How do you spell syzygy?
What’s hedonophobia? Can you use it in a sentence?
Such are the weighted, stress-inducing questions that punctuate The 25th Annual Putnam County Spelling Bee, opening at the Co-Op Arts & Humanities High School this Thursday and Friday.
Audiences are in for much more than an expanded vocabulary. Produced by Kjerstin Pugh with assistance from Christi Sargent and Valerie Vollono (co-directors), James Teti (musical director), Jenna Malavasi (choreography director), Janie Alexander (tech director) and many others, The 25th builds on Co-Op High School’s rich tradition of a spring musical with an expanded ensemble, kicky choreography, stunning vocals and equal parts laughter and wit.
Inspired by Rebecca Feldman’s fringey C-R-E-P-U-S-C-U-L-E, the musical follows six young district spelling champions from the fictitious Putnam County – plus three or four volunteer spellers from the audience – as they compete for a place in the national spelling bee in Washington, D.C. When it hit Broadway in 2005 it made a loud splash, and it does again on the Co-Op High’s relatively new stage. Contestants’ frustrations, struggles and triumphs are put into song, their back stories slowly revealed as they step up to the microphone for another quiz word.
Pugh, who has been at Co-Op for three years and has produced the musical for the past two, explained that – as it takes many districts to make a county, and many counties to make a spelling champ – the undertaking has only been possible as a team effort. A little time with the cast and crew shows why: in between tackling definitions and etymologies, the ensemble has taken a simpler word – family – very much to heart.
“The experience I’ve had at Co-Op is one I’ve never had before,” Zshekinah Collier, who plays Olive’s largely absent mother, offered. “I’ve been in plays before, but it feels like it’s better at Co-Op. I like being around everybody. We feel more like a family than separate people.” Noamble Tanner, who is in her first year at Co-Op, agreed enthusiastically: “It’s really fun…a lot of new friendships made. The directors are great, the ensemble is great…we’re all like one big family. One big dysfunctional family sometimes, but one big family.”
Malavasi (pictured below), the musical’s director of choreography and a first-year English teacher at Co-Op, added that students weren’t the only ones to feel a strong sense of community. “I have a degree in performing arts with a concentration in musical theater, and one of the reasons I became a teacher is so I can do after-school theater programs,” she explained. “My experience has been amazing.”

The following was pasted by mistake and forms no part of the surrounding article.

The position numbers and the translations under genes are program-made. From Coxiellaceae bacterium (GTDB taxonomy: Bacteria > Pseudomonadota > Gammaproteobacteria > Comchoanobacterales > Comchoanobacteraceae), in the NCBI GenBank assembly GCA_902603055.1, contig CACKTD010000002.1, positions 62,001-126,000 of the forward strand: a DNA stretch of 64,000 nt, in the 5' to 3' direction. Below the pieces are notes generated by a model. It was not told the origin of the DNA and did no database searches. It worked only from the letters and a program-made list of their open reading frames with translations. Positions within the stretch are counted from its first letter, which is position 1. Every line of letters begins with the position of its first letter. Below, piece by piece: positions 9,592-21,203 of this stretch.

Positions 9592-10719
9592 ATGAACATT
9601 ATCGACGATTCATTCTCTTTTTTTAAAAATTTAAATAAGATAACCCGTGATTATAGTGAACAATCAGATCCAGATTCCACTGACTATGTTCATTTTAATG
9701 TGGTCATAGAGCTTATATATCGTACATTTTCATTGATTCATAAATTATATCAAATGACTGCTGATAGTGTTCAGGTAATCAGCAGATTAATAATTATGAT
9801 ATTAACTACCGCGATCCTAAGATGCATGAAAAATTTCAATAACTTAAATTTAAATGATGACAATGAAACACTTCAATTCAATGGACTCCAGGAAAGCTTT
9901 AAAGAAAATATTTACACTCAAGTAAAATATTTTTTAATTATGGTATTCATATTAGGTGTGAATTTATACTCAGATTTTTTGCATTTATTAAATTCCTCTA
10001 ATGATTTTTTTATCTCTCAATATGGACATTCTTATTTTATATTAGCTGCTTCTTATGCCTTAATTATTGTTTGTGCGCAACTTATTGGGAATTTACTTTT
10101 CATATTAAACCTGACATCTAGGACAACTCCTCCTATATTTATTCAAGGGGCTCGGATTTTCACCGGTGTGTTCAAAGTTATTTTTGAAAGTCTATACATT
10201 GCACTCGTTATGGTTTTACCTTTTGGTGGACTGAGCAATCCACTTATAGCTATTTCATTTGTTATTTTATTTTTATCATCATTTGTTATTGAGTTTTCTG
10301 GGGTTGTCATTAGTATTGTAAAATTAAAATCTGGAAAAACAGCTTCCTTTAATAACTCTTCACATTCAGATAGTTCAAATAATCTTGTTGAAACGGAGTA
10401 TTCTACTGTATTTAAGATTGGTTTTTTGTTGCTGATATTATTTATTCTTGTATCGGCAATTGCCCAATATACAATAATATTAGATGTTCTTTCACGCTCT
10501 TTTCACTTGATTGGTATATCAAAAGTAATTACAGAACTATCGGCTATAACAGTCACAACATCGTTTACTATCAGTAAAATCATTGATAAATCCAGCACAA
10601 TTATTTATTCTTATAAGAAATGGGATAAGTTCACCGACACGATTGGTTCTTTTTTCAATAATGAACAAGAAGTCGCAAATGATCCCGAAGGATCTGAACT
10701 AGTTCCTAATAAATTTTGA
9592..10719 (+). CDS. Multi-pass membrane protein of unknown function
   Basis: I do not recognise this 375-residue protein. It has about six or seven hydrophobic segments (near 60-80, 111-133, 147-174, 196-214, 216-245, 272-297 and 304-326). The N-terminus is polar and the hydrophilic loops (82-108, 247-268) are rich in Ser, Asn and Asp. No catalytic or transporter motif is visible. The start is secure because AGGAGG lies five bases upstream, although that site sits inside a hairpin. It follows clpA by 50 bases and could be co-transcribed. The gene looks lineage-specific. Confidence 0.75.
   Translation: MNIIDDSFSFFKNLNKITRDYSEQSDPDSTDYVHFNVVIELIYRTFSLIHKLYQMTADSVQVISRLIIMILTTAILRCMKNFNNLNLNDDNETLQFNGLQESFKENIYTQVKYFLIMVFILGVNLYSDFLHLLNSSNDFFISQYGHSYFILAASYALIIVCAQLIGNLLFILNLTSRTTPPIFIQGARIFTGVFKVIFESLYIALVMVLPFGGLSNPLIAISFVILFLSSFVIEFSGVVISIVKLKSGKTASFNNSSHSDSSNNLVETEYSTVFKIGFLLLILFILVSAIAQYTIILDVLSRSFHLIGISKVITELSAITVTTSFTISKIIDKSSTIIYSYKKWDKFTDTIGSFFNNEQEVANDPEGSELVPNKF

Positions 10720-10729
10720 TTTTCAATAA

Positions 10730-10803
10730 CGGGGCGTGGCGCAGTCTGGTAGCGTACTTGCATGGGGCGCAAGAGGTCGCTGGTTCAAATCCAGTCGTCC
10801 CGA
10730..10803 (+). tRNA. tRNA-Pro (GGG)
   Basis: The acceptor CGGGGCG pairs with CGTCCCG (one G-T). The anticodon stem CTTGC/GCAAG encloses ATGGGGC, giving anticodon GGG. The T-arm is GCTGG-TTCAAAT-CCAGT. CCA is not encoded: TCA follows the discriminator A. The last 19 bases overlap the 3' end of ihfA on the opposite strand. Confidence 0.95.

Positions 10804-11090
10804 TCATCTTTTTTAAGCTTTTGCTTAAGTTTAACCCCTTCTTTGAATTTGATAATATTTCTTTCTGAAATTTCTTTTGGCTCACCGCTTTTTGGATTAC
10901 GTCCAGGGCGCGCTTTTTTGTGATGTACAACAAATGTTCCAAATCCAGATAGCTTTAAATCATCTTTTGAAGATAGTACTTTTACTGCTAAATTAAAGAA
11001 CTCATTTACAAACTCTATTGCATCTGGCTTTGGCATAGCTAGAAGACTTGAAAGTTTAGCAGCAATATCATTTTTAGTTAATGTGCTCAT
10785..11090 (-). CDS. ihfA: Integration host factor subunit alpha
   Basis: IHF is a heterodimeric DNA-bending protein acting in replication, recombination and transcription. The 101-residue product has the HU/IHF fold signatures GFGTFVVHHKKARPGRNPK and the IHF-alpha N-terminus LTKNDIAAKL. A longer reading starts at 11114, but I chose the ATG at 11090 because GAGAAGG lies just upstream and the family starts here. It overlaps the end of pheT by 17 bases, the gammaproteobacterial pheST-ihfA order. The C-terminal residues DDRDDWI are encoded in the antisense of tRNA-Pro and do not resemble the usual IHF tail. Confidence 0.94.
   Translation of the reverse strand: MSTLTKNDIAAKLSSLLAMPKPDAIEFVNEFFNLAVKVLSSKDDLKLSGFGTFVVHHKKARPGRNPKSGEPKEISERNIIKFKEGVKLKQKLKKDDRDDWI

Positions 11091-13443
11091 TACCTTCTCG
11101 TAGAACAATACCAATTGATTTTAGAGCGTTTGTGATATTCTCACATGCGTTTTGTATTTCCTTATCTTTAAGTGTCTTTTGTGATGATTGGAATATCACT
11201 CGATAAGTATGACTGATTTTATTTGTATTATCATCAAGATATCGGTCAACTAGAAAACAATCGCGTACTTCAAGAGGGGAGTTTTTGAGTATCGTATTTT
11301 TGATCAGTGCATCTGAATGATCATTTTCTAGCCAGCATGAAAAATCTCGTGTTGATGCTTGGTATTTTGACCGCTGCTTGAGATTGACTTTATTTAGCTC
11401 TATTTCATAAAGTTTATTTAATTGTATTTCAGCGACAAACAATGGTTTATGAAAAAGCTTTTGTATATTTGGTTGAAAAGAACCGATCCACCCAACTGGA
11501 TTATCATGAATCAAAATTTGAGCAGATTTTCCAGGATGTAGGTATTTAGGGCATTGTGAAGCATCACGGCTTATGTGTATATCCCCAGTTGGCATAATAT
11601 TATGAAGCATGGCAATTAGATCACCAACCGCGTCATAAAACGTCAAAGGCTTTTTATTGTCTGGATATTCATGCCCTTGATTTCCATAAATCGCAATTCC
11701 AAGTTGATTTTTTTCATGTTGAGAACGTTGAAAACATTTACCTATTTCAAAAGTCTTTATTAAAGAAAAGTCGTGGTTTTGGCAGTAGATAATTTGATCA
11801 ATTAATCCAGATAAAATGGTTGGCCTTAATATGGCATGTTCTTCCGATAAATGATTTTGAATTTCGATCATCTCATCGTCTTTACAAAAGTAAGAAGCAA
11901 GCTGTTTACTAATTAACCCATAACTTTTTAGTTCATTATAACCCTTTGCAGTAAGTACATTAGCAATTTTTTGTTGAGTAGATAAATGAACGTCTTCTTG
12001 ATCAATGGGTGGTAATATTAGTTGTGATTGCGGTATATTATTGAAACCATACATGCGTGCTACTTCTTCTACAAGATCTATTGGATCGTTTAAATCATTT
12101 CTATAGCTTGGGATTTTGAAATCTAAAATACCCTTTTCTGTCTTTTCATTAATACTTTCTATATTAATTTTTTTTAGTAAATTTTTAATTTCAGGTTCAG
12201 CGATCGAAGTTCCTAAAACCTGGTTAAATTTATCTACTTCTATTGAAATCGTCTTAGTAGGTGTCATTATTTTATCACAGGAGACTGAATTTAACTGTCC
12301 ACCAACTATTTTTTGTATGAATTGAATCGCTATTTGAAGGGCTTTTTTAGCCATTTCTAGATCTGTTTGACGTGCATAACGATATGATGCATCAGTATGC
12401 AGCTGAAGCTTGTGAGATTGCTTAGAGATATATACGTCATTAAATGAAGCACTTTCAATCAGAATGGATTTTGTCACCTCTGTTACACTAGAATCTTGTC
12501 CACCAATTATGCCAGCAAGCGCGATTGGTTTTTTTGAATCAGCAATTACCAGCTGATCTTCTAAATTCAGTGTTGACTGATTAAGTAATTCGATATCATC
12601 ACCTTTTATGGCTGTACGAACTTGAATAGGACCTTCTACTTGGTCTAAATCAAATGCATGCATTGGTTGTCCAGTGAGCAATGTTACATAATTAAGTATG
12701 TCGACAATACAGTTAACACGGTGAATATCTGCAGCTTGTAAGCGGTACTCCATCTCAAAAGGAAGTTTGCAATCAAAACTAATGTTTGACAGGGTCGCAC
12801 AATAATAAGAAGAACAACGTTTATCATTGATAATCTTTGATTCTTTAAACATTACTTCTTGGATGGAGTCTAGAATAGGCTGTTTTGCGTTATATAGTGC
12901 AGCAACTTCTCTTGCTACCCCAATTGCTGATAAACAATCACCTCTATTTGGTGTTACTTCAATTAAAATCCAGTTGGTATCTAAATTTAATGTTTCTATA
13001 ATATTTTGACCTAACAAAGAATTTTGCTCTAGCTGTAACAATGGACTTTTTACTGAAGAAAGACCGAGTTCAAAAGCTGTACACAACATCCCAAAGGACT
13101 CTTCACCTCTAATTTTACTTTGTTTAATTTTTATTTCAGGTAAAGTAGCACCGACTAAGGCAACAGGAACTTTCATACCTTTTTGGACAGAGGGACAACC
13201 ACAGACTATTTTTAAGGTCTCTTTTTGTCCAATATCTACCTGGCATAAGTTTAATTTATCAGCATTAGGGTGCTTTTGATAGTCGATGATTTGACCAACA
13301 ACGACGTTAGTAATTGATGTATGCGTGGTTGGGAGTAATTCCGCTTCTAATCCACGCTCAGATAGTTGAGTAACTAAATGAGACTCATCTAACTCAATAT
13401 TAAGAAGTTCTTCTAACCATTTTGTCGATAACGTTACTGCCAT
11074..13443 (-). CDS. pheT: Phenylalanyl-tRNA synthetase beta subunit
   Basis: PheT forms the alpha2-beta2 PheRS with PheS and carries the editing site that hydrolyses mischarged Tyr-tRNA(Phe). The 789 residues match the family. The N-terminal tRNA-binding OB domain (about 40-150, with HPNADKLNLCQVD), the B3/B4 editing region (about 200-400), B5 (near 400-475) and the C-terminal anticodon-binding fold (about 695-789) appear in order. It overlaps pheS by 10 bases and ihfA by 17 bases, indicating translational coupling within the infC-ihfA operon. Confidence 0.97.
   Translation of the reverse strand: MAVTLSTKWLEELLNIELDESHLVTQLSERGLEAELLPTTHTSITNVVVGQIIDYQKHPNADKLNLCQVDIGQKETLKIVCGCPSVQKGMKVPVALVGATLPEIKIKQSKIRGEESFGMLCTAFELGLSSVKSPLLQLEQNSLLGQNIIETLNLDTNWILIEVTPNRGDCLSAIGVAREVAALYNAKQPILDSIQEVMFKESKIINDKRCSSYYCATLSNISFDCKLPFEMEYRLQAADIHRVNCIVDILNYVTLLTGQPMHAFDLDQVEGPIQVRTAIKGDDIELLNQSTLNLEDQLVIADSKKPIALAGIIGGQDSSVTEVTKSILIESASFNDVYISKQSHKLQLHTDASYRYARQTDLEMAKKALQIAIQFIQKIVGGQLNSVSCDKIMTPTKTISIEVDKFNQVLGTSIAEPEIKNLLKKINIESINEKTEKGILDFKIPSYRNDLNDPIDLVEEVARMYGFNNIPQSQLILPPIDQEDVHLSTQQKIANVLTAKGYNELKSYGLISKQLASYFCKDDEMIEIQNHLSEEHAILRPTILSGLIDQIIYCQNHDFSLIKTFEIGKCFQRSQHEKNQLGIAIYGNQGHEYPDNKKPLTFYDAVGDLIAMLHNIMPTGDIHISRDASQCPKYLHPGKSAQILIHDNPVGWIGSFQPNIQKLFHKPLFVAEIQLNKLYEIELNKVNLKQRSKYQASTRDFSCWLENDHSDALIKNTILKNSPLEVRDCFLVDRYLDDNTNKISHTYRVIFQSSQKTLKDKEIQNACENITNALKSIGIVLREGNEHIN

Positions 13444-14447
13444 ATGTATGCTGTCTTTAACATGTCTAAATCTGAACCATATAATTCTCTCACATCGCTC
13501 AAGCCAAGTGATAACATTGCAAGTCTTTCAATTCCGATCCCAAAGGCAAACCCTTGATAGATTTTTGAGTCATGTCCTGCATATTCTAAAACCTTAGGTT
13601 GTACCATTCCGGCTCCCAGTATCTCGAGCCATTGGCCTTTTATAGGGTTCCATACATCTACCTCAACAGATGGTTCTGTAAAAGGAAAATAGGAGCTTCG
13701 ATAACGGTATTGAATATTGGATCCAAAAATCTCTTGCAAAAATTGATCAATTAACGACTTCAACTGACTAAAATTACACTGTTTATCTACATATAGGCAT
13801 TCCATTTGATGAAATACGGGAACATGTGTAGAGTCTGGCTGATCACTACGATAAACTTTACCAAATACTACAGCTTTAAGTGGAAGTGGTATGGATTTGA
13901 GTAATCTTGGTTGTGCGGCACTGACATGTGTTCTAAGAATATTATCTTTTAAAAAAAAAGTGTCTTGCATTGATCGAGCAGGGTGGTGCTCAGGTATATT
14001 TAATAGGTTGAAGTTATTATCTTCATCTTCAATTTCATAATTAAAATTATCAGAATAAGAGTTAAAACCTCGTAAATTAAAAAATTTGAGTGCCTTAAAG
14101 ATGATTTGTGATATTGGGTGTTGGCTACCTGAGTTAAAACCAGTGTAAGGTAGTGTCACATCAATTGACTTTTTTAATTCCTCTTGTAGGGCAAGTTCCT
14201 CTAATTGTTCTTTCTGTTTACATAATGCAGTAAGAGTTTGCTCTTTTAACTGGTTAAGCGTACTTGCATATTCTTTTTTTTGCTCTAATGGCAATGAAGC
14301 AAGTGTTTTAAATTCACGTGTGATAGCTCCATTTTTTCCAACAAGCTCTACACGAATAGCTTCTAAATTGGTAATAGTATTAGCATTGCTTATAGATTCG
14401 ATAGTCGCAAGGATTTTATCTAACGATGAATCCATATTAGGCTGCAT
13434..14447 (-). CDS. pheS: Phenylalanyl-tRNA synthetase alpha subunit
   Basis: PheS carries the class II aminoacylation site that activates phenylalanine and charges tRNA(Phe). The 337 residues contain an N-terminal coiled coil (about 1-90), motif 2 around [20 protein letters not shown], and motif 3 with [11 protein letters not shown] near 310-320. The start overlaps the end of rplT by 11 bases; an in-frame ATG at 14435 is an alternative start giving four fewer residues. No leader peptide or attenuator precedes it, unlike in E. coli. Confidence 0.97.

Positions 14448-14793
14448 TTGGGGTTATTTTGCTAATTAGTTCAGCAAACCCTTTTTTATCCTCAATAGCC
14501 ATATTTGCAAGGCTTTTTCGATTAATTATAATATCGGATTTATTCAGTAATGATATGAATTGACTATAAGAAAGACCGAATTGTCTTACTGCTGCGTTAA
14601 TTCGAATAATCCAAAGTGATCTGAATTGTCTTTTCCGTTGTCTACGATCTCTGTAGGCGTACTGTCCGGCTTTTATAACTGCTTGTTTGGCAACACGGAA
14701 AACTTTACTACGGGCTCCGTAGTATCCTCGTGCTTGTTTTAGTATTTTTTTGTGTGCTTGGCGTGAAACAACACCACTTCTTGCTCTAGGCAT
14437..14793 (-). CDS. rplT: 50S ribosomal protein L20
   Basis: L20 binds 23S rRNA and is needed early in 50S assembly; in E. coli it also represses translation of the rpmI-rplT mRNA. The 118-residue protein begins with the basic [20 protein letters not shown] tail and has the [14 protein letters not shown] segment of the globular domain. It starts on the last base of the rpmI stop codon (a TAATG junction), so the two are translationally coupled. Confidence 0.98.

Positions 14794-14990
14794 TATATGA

Amazing, perhaps, because the students consistently deliver, slipping so seamlessly into character that viewers may find themselves at the edge of their seats, stomachs in knots at the thought of misspelling cystitis or caterjunes. The secret to the cast and crew’s success is surprisingly simple: they have fun as a community.
At an arts-focused high school where students’ “majors” (dance, visual arts, theater, creative writing or music) make up 90 minutes of their day and their most immediate cohort, the musical has allowed – and encouraged – interaction between both concentrations and grade level. “Regardless of art, regardless of grade, everyone’s allowed to audition for the musical. It’s a great way for kids to meet each other,” Pugh explained. Rachel Zwick (pictured above), a senior who plays awkward 10-year-old Logainne SchwartzandGrubenierre, added: “It’s really neat to have everybody’s art come together to make a cohesive performance.”
The musical has also been a chance for student leadership. Jeremey Lombard, a senior who was just accepted into Western Connecticut State University for music performance, is directing the show’s pit band – a responsibility generally reserved for an established musician – as his senior capstone project. “This is a really big honor,” Lombard said of the experience. “Since I’ve been at Co-Op, I’ve been really interested in conducting, so to finally be able to do it is super cool. It’s a lot harder than I thought…when I first got here, I thought ‘oh, I’ll sit down and wave my stick around and everything will happen.’ But it’s a process.”
Pugh saw his initiative as what the musical was all about. “He’s done a tremendous job. It’s a lot to take on, and he knew how much it was to take on, but he was extremely professional and he did an amazing job. We’re going to miss him when he graduates!”
For these reasons and more, The 25th Annual Putnam County Spelling Bee has evolved into an exercise in artistic community building on all levels. Specifically chosen for its large ensemble, the script also offered a chance for creative license. Malavasi added elaborate dance moves to numbers like “Life is Pandemonium” (above) while the directors used the auditorium’s two-tiered space as an extension of the stage, bringing the quirky, fast-paced atmosphere of a middle school spelling bee directly to the audience.
With any luck – and with the way tickets are selling – New Haveners will do much more than dehibernate in time for Thursday’s opening. They will turn out en masse for this delectable locus of creativity.
Or, as we yeomen say, a darn good show.
Co-Op’s production of The 25th Annual Putnam County Spelling Bee is presented by Co-Op High School, the Comprehensive Arts Department of the City of New Haven, and Co-Op After School, whose partners include Dwight Hall at Yale and the Shubert Theater. Performances are Thursday March 20th and Friday March 21st at 2:30 and 6:30 pm. Tickets are $10 (student) and $15 (adult) at the door or reduced beforehand.